Sunday, May 13, 2018

Side trips from Pont De Vaux

It's the middle of April and we have only just arrived at the boat in its winter mooring at a Pont de Vaux. We have started cruising later this year because the weather has been pretty cold, with lots of rain. As we will be cruising on the SaƓne and Rhone and both have been in flood, we have had to wait till both of them are at reasonable levels and speed.
artichokes are in season and they are massive 
While in Pont de Vaux, we have taken advantage of having the car to do a few trips out into the countryside. We had heard that the market in Louhans was very big and it was a typical farmers market. Normally that means lots of fresh fruit and vegetables and artisan products. But this was literally a farmers market, with small animals for sale as well. While most of the livestock was poultry there were a few lambs, kids and a number of rabbits and hares. The famous Bresse chicken was also being sold by a number of stalls - not exactly the cheapest but James Martin, the chef from UKs Saturday Kitchen, says the extra price is worth it. We will take his word for it!
Bresse chickens
just a few quails
Louhans itself is a typical medieval village and being in Burgundy has a lovely tiled roof on the church.
typical burgundian tiled roof
After wandering around the market we then drove to Cuisery. The high street of this town was dying so some local volunteers decided to market the town as a centre for books, where such crafts as printing, bookbinding and restoration of books could be carried out in the empty shops. They also have a book market once a month. It was a Monday when we visited and the town still didn't look very prosperous but, typically, a lot of shops shut on Mondays.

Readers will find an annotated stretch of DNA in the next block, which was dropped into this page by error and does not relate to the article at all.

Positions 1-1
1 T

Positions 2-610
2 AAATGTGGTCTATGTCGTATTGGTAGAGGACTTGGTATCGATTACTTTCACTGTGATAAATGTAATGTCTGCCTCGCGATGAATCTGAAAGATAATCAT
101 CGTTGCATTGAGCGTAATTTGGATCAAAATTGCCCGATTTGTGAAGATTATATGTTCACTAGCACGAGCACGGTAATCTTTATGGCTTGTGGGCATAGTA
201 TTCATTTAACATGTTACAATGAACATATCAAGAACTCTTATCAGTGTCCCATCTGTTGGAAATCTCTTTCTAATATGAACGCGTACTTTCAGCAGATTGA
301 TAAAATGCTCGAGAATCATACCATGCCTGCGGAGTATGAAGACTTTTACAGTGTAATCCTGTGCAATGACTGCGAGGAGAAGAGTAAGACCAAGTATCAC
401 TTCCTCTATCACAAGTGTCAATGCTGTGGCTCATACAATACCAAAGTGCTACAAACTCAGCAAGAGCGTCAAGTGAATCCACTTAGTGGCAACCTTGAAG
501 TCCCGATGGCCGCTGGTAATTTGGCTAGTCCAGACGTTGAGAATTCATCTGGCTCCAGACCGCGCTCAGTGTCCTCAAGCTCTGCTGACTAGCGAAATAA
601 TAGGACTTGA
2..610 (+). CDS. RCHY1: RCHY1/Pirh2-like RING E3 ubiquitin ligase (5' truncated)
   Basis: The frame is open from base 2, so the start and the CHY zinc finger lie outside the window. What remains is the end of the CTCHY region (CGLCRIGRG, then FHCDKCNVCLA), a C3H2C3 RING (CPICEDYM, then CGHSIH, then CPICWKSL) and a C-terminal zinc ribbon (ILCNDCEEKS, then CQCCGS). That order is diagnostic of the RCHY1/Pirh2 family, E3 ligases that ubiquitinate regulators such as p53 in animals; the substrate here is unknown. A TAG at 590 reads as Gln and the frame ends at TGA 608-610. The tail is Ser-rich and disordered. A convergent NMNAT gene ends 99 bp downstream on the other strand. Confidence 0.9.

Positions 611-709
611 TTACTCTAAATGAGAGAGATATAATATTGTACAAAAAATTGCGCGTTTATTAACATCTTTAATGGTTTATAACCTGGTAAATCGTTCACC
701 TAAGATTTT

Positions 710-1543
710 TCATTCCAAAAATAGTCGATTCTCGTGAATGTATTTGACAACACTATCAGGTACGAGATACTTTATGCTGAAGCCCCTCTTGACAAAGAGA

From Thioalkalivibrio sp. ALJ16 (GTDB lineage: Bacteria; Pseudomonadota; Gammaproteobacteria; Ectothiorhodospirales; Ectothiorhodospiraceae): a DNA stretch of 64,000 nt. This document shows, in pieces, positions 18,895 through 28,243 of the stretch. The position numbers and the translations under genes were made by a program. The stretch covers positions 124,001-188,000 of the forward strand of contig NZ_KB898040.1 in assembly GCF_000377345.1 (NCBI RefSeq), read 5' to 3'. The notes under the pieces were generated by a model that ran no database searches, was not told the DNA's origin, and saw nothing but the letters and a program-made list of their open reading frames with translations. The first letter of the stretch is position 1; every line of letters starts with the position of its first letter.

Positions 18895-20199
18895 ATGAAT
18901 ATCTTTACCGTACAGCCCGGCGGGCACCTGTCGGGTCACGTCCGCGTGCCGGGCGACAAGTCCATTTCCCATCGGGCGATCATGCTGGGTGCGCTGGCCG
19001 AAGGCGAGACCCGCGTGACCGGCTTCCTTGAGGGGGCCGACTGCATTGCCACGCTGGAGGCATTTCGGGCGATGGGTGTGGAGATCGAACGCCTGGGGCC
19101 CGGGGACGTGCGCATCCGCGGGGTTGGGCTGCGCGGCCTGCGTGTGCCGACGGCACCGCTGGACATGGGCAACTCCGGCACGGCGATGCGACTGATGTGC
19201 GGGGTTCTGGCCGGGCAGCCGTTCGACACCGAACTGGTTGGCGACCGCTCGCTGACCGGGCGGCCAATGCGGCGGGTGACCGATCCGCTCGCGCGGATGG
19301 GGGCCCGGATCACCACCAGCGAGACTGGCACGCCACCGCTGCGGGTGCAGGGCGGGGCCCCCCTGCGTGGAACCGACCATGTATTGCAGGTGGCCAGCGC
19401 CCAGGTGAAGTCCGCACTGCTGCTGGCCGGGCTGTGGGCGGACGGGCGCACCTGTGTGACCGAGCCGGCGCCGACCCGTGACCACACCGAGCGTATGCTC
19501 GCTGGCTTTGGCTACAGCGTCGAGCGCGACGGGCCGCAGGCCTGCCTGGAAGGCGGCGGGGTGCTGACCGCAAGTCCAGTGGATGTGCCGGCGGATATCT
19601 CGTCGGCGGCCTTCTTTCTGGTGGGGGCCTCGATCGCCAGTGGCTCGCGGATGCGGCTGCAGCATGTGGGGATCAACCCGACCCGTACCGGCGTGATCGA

Cuisery - centre of books
shops dedicated to all things books
We had grabbed some food from the market in Louhans so scrabbled together lunch to eat on the banks of the Seille river.
tranquil lunch spot
The "cheese" tower gives you a good view of town of Cluny
original stone work reveals the massive size of Cluny abbey
picturesque main street in Cluny
We also visited Cluny in southern Burgundy, a well known pilgrimage town and an equestrian centre. Cluny has grown up around its Benedictine abbey founded by Duke William I of Aquitaine in 910. The height of the abbey's influence was from the second half of the 10th century through the early 12th. The abbey was sacked by the Huguenots in 1562, and many of its valuable manuscripts were destroyed or removed. Then after the French Revolution many of its buildings were dismantled and the stone used for other building projects through the town. At one time the abbey and its related buildings was the largest in Christian Europe. What we can see today, represents only about 8%of the total size of the Abbey. Cluny also became known as an equestrian centre due to Napoleon choosing this site for his national horse breeding programme. Many equestrian events occur here during the summer.
View through the old gate to the abbey

view of Cluny from the "cheese" tower
tower in the Abbots garden

And, of course, we were in Burgundy so what better place to do a spot of wine tasting. On the way back to the boat we called into a family winery, had some very generous tastings and bought a few cartons as well.
Wine tasting in southern burgundy region
Domaine Fichet